Worker’s Compensation reform still needed
To the Editor:
It has been my honor and pleasure to serve the people of St. Lawrence County as a small part of the most progressive Worker’s Compensation system in the country.Worker’s Compensation started out as a deal between unions and major employers. The pact allowed for treatment and disability payments, paid for by the employers. So long as employers complied with safe workplace standards, they could not be sued under most circumstances. Workers also promised not to sue for pain and suffering.
These rights were gradually eroded by employers and the insurance carriers during the past 10 to 15 years. Insurance companies attacked every claim. An injured worker almost had to hire an attorney to protect his or her interests before they even found a doctor. People were denied care on technicalities and were discouraged by tactics that ranged from petty harassment to complex stratagems.
Large carriers orchestrated a public relations attack on legitimate patients. The carriers act as if all claimants are vultures waiting to suck the system dry. Oh yes, I have seen the occasional exaggeration, and even an outright fabrication of an injury once or twice. But I have found that the vast majority of patients are honest and only want alleviation of their pain b y the method that helps them the most.
In the meantime, doctors like me gave hundreds of thousands of dollars worth of treatment with little or no hope for reimbursement. Most claims were contested. Sometimes when my patient had success in court, I would be paid, but I never knew and the case was seldom paid in full. I treated patients without any sort of cost of living rate increase since 1996.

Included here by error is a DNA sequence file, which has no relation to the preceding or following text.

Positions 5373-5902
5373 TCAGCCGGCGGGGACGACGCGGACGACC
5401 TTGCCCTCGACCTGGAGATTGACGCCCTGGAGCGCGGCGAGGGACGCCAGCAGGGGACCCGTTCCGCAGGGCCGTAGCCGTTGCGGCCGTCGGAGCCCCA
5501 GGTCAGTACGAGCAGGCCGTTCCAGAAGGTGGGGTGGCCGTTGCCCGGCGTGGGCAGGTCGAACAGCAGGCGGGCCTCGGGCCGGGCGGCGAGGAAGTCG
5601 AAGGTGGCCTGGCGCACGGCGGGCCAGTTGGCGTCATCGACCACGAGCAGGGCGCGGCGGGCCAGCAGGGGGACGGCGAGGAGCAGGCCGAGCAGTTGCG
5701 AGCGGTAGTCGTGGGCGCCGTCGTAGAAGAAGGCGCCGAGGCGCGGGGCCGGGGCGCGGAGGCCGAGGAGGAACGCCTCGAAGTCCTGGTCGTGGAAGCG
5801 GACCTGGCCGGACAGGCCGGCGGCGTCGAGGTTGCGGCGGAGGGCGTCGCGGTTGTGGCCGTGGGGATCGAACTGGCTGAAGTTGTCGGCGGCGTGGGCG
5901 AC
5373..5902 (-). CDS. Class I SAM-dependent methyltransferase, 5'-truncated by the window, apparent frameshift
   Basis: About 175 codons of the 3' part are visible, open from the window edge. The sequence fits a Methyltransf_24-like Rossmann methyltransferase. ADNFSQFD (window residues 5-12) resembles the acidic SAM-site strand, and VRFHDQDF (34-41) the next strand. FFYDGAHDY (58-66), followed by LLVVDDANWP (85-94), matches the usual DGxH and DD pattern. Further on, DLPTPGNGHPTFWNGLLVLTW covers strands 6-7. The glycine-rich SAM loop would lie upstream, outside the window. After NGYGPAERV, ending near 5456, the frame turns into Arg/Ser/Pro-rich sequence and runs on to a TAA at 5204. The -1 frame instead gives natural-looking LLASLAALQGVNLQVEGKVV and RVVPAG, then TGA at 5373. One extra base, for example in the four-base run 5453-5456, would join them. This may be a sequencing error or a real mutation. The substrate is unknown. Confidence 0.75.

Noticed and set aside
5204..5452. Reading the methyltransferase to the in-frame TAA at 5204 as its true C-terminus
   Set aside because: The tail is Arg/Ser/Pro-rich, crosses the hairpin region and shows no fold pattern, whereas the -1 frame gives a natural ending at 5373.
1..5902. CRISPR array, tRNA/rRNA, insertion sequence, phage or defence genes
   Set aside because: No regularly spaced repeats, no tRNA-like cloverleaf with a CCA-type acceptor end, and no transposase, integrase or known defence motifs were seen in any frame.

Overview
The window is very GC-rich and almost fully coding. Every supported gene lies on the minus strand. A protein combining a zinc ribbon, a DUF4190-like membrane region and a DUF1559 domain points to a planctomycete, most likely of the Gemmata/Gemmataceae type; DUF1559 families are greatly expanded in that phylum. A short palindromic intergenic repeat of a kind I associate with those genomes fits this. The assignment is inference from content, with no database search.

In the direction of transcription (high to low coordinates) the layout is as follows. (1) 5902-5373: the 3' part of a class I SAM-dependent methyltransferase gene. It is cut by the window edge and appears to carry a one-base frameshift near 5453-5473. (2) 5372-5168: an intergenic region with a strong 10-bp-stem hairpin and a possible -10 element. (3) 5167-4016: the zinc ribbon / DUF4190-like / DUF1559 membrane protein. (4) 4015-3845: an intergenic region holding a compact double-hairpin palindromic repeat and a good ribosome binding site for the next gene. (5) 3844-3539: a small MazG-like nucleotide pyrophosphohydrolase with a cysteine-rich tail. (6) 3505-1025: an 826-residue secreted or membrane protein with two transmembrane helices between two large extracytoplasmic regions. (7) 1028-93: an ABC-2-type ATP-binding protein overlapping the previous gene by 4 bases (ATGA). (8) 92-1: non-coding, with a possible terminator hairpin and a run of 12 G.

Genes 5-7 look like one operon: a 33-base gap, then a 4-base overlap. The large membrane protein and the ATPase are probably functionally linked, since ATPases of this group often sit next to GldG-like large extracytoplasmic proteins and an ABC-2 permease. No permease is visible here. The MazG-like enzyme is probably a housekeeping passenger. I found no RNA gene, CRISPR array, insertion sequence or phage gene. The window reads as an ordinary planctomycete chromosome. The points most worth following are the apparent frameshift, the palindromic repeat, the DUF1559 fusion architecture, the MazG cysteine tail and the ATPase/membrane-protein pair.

The courts became overwhelmed since every claim was controverted. Cases were dragged out and thousands of pages of testimony were generated. Judges were overwhelmed by endless litigation and the legislature finally acted.
The Worker’s Compensation Reform Act was signed into law during Elliot Spitzer’s term. It is a sad commentary on the times, but these so-called ‘reforms’ won’t come close to fixing the fraud where it was truly taking place. Insurance fraud is what the company is doing to you, not the other way around.
The Board enacted new guidelines that bear no resemblance to reality. The sad truth is that many work accidents result in permanent disability. In the old system, patients were entitled to symptomatic care; if they felt better, they got treatment. The new guidelines say that there is no benefit to this type of treatment. Just tell that to my patient whose leg gets warm and the clamping pain in an unmentionable place eases for a day or two after treatment. Just tell that to my patient whose headaches recede to a dull roar for a week after treatment.
The board says that they did a survey that found no benefit for these patients. They won’t let us see the date or learn the size of their sample or know any of the parameters of their secret survey.
In the past, the burden of proof was on the employer of their carrier. They had to prove that a worker was not injured, not disabled and not entitled to compensation. The new guidelines shift the burden of proof squarely onto the shoulders of an already disadvantaged individual in favor of a faceless, irresponsible entity called the insurance carrier.
We are living in sad times. Our legislature and regulatory agencies are much more responsive to the demands of their corporate donors than to the people.
Robert Klein, DC